I asked this question, where I'm thinking about this joshphysics's answer:

And the gist of what I get is (from the answers and the chatroom) within interpretations of quantum mechanics which say the measurement is non-unitary one can definitely make the case that the derivation cannot be applied to all situations (in fact I feel the application is quite limiting).

However, it seems intuitive to me (after chatroom discussion) with a quasi-classical measuring apparatus and the Copenhagen interpretation enables one to circumvent my objection? (And also enables one to apply it to cases involving a measurement - see related/objection).

Note: The below is a labyrinth of positions one can take on this argument. And I feel there are $2$ ways out (way $3$ or way $4$)of this maze. I'm asking for which way is better? (See Questions for what I mean by "better")

Math and Context

The proof (I questioned)

Let's begin with Joshphysics's answer:

Let a quantum system with Hamiltonian $H$ be given. Suppose the system occupies a pure state $|\psi(t)\rangle$ determined by the Hamiltonian evolution. For any observable $\Omega$ we use the shorthand $$ \langle \Omega \rangle = \langle \psi(t)|\Omega|\psi(t)\rangle. $$ One can show that (see eq. 3.72 in Griffiths QM) $$ \sigma_H\sigma_\Omega\geq\frac{\hbar}{2}\left|\frac{d\langle \Omega\rangle}{dt}\right| $$ where $\sigma_H$ and $\sigma_\Omega$ are standard deviations $$ \sigma_H^2 = \langle H^2\rangle-\langle H\rangle^2, \qquad \sigma_\Omega^2 = \langle \Omega^2\rangle-\langle \Omega\rangle^2 $$ and angled brackets mean expectation in $|\psi(t)\rangle$. It follows that if we define $$ \Delta E = \sigma_H, \qquad \Delta t = \frac{\sigma_\Omega}{|d\langle\Omega\rangle/dt|} $$ then we obtain the desired uncertainty relation $$ \Delta E \Delta t \geq \frac{\hbar}{2} $$ It remains to interpret the quantity $\Delta t$. It tells you the approximate amount of time it takes for the expectation value of an observable to change by a standard deviation provided the system is in a pure state. To see this, note that if $\Delta t$ is small, then in a time $\Delta t$ we have $$ |\Delta\langle\Omega\rangle| =\left|\int_t^{t+\Delta t} \frac{d\langle \Omega\rangle}{dt}\,dt\right| \approx \left|\frac{d\langle \Omega\rangle}{dt}\Delta t\right| = \left|\frac{d\langle \Omega\rangle}{dt}\right|\Delta t = \sigma_\Omega $$

Before I go on about my objection. Let me let you know it's basic premise.

Basic premise

The measurement is cannot be modelled as a unitary transformation. $$ |a \rangle + |b \rangle \to |a \rangle $$ Cannot be done by a unitary transformation and I thought I was vindicated in this post. Which is why the common referral of the measurement as "non-unitary"

The Objection

joshphysics's answer makes use of Heisenberg's equation of motion which rely on unitarity.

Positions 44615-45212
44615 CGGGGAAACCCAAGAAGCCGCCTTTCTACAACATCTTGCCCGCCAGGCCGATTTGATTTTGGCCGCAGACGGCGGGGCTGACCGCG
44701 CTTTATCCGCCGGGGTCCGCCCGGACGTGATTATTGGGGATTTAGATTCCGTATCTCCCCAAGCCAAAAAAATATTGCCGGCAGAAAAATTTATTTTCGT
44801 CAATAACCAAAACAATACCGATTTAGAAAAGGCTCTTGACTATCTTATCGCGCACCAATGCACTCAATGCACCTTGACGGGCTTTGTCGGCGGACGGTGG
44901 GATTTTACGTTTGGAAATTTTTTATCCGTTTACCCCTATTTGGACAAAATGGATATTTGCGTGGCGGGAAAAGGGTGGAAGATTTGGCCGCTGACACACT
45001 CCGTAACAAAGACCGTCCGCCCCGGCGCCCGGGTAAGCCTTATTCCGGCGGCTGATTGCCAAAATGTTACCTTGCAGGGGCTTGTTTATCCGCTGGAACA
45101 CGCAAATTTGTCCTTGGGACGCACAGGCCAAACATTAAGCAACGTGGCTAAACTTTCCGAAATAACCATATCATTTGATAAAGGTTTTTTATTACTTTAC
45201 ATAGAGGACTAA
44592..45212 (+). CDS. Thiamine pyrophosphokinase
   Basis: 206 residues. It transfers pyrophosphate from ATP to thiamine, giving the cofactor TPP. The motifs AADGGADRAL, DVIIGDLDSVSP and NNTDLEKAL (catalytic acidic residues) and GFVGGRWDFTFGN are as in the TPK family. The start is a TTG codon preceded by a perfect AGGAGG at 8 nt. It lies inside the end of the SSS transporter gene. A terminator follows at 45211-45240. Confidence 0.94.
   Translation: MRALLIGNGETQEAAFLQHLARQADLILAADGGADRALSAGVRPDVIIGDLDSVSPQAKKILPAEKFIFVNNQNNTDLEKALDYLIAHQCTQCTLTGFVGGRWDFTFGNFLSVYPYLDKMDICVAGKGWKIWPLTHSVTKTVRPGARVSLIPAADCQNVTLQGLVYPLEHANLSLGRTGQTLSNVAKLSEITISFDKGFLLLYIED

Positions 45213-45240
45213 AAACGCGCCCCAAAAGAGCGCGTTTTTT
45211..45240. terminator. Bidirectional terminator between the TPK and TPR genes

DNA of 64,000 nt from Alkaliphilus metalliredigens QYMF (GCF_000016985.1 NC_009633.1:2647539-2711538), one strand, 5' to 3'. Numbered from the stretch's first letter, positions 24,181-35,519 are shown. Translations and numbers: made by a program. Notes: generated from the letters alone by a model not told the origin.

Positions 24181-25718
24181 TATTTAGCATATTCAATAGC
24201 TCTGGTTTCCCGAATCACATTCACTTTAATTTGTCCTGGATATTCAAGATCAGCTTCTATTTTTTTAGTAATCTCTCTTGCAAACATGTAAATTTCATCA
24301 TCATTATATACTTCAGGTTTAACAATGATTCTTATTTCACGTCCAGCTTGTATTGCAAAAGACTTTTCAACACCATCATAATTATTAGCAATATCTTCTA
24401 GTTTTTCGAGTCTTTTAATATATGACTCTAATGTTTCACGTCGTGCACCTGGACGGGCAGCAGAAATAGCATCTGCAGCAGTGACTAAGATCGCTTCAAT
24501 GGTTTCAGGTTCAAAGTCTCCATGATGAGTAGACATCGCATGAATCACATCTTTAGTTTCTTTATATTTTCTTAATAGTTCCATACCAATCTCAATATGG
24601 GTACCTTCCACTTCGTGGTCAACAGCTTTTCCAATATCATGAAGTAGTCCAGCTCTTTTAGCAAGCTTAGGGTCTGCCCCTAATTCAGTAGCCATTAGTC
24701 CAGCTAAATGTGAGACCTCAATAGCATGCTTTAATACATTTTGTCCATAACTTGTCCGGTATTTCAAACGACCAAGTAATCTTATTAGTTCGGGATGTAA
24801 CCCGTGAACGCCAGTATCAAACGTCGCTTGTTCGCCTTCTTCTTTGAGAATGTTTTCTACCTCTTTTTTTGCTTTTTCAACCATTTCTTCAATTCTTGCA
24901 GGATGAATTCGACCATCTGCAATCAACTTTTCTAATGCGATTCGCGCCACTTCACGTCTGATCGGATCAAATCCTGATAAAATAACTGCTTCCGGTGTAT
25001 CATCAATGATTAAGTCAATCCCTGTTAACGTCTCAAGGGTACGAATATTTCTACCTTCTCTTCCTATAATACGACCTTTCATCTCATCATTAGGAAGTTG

$$ {\displaystyle {\begin{aligned}{\operatorname {d} \over \operatorname {d} \!t}A(t)&={i \over \hbar }U^{\dagger }(t)HAU(t)+U^{\dagger }(t)\left({\frac {\partial A}{\partial t}}\right)U(t)+{i \over \hbar }U^{\dagger }(t)A(-H)U(t)\\&={i \over \hbar }U^{\dagger }(t)HU(t)U^{\dagger }(t)AU(t)+U^{\dagger }(t)\left({\frac {\partial A}{\partial t}}\right)U(t)-{i \over \hbar }U^{\dagger }(t)AU(t)U^{\dagger }(t)HU(t)\\&={i \over \hbar }\left(H(t)A(t)-A(t)H(t)\right)+U^{\dagger }(t)\left({\frac {\partial A}{\partial t}}\right)U(t),\end{aligned}}}$$

(the above is part of the derivation I'm referring to. Click on wiki link for full).

I am not aware of a derivation of Heisenberg's equation of motion which is applicable during a non-unitary process (for example the measurement).

See the $2$'nd equation in his (joshphysics) derivation. This clearly relies on "Heisenberg's equation of motion." Further the whole notion of getting a $\Delta t$ is only dimensionally true and not true even as an approximate (if this objection holds).

One way out: is your calling something velocity which has the same dimensions of velocity but is not the time derivative of position. But that is fundamentally wrong! (and abused in that case).

Another way out: is to claim that there is a kind of continuity argument but I was under the impression the measurement is a discontinuous process. So this one will fail.

The third way out: is to limit the physical scope of the applicability of the this derivation. For example, one cannot use this derivation to say the time between $2$ subsequent measurements cannot be taken to $0$. Perhaps it can (pushing it's limitations) tell you some kind of energy cost involved between $2$ subsequent measurements. But that would be at the price of presupposing "the time between $2$ subsequent measurements cannot be taken to $0$" as one would have assume that between 2 measurements unitarity must reign and the time interval cannot be taken to $0$.

So far so good?

I was on board with the third way out. In fact, any interpretation of quantum mechanics which uses the language "collapse of the wave function." I am under the impression will be sympathetic to my misunderstanding to say the least. Taken from wiki, The existence of the wave function collapse is required in

  1. the Copenhagen interpretation
  2. the objective collapse interpretations
  3. the transactional interpretation
  4. the von Neumann interpretation in which consciousness causes collapse.

The fourth way out (?)

Now, another user in the chat is of the opinion my objection is non-sensical (at least thats the impression I get) and upon conversing it seems he has a fourth way to bypass my objection!

The fourth way: In this fourth way one stops the basic premise of my objection which is the measurement being a non-unitary process! In fact this is convincingly done with:

"A measurement is an interaction between a measuring apparatus which is (quasi-)classical and a quantum system You can model this, it's in Landau's QM section 7, I don't want to quote the whole thing, but this wave function collapsing business is pretty straightforward there without all the woo"